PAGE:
Published on Monday, October 6, 2008 by The Guardian/UK
Treatment of Cuban Five: 'It's A Form of Torture'
In 1998, five Cuban men were arrested for infiltrating groups in the
by Duncan Campbell
It is nearly 10 years since Olga Salanueva and Adriana Perez last saw their husbands. René González and Gerardo Hernández are in jail in Marianna, Florida, and Victorville, California, members of the so-called Miami Five, all serving sentences stretching to double life for "conspiracy to act as a non-registered foreign agent".
Olga Salanueva Arango (L) and Adriana Perez O'Connor, wives of two Cuban nationals arrested and jailed on charges of intent to commit espionage and threatening US national security. (Photograph: Frank Baron)
Salanueva and Perez are in
Ever since the Cuban revolution that brought Fidel Castro to power in 1959 there have been attempts by exiled Cubans, often with the assistance of the US government, to remove him. Famously, the CIA was involved in a number of bungled assassination attempts, although they have pulled back from this tactic in recent years. The Cuban government claims that more than 3,000 people have died as a result of various plots, from the failed 1961 Bay of Pigs invasion to the more recent attacks, such as the bomb placed on a Cuban plane in 1976, in which 73 people were killed, and the explosions in Havana hotels and clubs in 1997 that attempted to derail the booming Cuban holiday industry. Such plots have usually been hatched in
In 1998, the five were arrested and effectively accused of espionage. The
With the help of a legal team headed by the veteran American civil rights lawyer Leonard Weinglass, they appealed and, remarkably, in 2005 won the right to a retrial outside Florida. But the prosecution appealed, the retrial was stalled and the case is now due to go to the supreme court in December. In the meantime, the two women have never been allowed into the
"They give us different arguments every time as to why they will not give us a visa," says Perez, 38. "They have alleged that we may be a threat to the security of the
Perez says that, after the initial arrests of the five, attempts were made to persuade them to plead guilty or inform on their co-defendants and on
"We keep in touch by letters and telephone calls but they are limited to a number of minutes," says Salanueva, 48. At the time of the arrests, their two daughters, Irma and Ivette, were aged 14 and four months. Now the older daughter is a qualified psychologist. "I have applied to see René nine times and been refused nine times. A number of members of the family have died since he was in prison and we have not been able to let him know directly." She said that the five, who are all held in different prisons scattered around the country, have adjusted to life in jail and do not have problems with the other inmates. "They have good relations with the other prisoners, I think they have a lot of respect and they are able to help the others with their documents and appeals and things like that."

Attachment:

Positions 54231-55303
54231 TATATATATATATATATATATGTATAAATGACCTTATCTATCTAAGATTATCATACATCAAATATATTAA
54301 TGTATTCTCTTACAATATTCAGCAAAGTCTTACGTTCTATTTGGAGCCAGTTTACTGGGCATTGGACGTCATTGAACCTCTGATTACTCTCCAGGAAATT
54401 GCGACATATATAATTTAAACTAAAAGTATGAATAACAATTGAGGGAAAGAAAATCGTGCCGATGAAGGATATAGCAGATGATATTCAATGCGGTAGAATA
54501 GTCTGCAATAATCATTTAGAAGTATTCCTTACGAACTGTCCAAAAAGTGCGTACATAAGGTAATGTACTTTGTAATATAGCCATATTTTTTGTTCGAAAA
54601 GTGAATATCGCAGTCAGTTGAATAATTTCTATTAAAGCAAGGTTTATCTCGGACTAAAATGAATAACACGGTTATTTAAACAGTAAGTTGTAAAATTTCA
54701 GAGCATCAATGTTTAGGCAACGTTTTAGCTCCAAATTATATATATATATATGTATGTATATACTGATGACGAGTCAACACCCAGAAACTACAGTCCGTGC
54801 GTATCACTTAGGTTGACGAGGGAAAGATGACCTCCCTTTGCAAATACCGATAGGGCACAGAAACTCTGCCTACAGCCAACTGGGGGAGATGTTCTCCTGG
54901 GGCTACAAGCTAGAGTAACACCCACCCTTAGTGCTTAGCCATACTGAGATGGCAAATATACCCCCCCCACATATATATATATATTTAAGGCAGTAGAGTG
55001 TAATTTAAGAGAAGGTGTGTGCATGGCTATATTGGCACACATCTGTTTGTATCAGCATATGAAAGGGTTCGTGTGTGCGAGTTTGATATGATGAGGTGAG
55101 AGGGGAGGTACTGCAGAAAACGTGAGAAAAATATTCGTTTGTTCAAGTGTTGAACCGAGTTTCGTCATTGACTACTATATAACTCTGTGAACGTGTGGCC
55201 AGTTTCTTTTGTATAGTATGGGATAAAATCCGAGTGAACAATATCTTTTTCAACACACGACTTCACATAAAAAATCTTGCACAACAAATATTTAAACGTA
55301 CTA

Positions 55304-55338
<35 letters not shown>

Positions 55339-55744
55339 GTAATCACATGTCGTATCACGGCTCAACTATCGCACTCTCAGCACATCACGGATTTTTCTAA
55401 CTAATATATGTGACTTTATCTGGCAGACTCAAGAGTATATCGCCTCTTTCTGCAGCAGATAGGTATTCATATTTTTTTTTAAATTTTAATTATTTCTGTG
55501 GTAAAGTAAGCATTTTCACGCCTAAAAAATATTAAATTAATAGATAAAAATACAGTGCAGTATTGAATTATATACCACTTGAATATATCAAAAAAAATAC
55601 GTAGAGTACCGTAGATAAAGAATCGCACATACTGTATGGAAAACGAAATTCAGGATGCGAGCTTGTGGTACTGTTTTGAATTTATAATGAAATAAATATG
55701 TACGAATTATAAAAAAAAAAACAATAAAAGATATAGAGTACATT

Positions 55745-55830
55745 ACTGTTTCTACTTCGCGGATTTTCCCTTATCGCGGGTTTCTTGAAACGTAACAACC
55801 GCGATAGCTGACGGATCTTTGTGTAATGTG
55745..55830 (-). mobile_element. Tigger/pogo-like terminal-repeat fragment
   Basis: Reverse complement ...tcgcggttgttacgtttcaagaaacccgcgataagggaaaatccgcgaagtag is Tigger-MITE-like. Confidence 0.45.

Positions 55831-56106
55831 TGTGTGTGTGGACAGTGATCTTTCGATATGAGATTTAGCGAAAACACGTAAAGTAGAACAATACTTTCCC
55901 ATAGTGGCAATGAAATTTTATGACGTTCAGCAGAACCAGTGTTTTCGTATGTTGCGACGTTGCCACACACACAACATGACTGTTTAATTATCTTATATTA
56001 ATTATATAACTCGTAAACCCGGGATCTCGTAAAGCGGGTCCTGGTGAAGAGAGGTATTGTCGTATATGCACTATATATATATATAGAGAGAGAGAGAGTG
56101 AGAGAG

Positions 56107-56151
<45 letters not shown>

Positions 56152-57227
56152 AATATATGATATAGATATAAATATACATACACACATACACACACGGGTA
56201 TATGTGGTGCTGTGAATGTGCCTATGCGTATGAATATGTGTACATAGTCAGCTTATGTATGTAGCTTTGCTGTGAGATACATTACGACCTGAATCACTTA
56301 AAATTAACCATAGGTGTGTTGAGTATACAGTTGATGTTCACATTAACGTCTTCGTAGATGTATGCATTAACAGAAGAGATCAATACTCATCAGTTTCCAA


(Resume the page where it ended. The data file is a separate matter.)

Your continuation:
While it would be impossible to be unaware of the case in Cuba, where massive roadside billboards of the men are part of the landscape, the case has received remarkably little coverage in the US, although there are support groups there, the most active of which are in San Francisco. "We have come up against a wall of silence in
They do, however, enjoy support from a variety of writers, artists and public figures in the
Few American politicians would risk espousing such a cause and certainly not on the eve of a presidential election in which
"We do not have great hopes in a change of power," says Perez. "There have been many changes of administration in the
What makes the
So tomorrow, Perez and Salanueva will be protesting outside the
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"The master class has always declared the wars; the subject class has always fought the battles. The master class has had all to gain and nothing to lose, while the subject class has had nothing to gain and everything to lose--especially their lives." Eugene Victor Debs